Conversely, there have been attempts to focus on what the disabled can do rather than what they cannot, a policy that is used to both justify removing benefits and, apparently, for making our society more inclusive! Personally, I disagree with this approach on various grounds, not least because it is going through life with my disability that has made me the person I am today. If I were to be suddenly cured of my conditions then I have no doubt that I would change, after all, it would be a pretty tumultuous experience to find myself cured all of a sudden. No, I think it is a mistake to attempt to divorce a person from anything that makes them what they are, even painful and life limiting conditions.

In 'Eugenica' the principle characters, Grace and Tom, are disabled and face the dangers of a eugenic Britain accordingly. I wanted to portray disabled people as being capable of contributing positively in many different situations; they do not rely on others to save them. I believe that having to be dependent upon others is a good definition of disability actually.

Q. So, from that I might infer that you think disability is also a difficult topic for some, as difficult as eugenics perhaps?

A. I think the two go together because they are irrevocably linked. One attempts to eradicate the other, irrespective of intention, and the other resists because of the system of reproduction, the splicing of two strands of DNA, requires the principle of mutation to work. Without mutation we would not get individualism, everyone would look exactly alike, in fact, sexual reproduction without mutation may not even be possible. I'm not a geneticist, I would have to explore that idea, but I am pretty sure that combining the DNA from the mother and father requires a modification ability within the genetic material to work.

This, however, as interesting as I find it drifts away from your question. Yes, I think that disability is a difficult subject to write about. The very word has so many negative connotations in our society, even more so today; it seems to me, with the politically motivated media branding disability benefit claimants as cheats and worse. I know there have been attempts to balance things out, the Paralympics for example, but I find it ironic that I suffer more abuse due to being disabled when the Paralympics are being held than at other time.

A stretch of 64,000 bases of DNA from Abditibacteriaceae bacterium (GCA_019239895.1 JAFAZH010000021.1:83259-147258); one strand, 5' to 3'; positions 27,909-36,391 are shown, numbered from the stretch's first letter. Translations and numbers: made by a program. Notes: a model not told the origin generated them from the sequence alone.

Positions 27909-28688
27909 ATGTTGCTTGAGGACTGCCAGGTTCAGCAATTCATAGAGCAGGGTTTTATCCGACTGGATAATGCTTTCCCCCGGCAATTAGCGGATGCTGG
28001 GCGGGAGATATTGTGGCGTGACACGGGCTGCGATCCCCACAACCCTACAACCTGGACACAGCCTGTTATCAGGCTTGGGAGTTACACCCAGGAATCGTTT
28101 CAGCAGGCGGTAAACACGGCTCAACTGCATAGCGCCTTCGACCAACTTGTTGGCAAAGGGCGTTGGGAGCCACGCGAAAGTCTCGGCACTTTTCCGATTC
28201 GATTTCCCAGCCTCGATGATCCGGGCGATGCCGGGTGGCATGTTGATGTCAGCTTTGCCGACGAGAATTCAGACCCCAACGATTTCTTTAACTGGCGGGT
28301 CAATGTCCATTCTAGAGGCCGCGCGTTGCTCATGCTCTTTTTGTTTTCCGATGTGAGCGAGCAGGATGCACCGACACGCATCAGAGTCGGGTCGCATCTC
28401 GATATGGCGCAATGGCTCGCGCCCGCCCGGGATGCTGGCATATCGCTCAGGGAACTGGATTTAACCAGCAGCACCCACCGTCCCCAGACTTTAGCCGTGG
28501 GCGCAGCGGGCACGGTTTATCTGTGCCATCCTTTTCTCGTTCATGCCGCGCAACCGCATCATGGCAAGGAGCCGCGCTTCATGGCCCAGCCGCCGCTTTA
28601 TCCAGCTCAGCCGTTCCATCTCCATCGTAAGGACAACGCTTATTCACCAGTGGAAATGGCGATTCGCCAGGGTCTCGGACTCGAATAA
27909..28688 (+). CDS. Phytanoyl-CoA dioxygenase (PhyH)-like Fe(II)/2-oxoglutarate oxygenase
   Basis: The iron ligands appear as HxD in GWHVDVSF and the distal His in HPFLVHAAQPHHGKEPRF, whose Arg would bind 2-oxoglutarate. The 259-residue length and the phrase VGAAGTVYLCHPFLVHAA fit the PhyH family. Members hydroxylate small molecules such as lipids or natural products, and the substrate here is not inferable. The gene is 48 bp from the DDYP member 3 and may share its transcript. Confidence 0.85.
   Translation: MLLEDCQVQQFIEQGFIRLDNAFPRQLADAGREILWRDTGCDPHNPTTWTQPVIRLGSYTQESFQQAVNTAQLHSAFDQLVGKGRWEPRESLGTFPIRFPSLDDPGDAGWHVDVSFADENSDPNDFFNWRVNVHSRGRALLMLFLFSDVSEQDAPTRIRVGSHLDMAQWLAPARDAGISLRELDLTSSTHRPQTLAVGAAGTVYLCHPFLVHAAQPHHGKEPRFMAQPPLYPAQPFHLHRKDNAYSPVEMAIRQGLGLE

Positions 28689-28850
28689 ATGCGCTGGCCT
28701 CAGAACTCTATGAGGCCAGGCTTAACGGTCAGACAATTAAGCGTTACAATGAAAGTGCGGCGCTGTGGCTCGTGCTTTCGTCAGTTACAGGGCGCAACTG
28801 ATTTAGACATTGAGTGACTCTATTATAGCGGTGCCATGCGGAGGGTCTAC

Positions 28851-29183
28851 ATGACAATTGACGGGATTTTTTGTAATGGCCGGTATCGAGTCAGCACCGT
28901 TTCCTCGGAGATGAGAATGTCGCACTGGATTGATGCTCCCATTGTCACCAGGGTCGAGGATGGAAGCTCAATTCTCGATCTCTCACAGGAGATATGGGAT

Q. So how do you go about writing about two difficult subjects?

A. I think the answer is in the characters themselves. All good stories have characters that you can identify and empathise with, the reader has to care about what happens to them or else they are going to lose interest in the story. Disabled people are no simpler in their characters than able bodied people. They have dreams, fears, hopes, strengths, and weaknesses just like everyone else. They are not all bitter and twisted like Shakespeare's Richard III, nor are they little angels like Tiny Tim who suffer their lot stoically. First and foremost they are human beings and that is how I write them.

Q. Even so the subject of the disabled under a eugenic government would seem pretty heavy going to most prospective readers.

A. I agree, it does and it did to me when I started to write the book. Ultimately 'Eugenica' is about hope, however. I am an optimist, I believe in positive thinking, and that is definitely a theme in the book. I do believe that there are plenty of good people out there who would offer a helping hand if they could.

Q. Judging by what you have said so far I think that this is a very personal book or at least a very personal subject to you.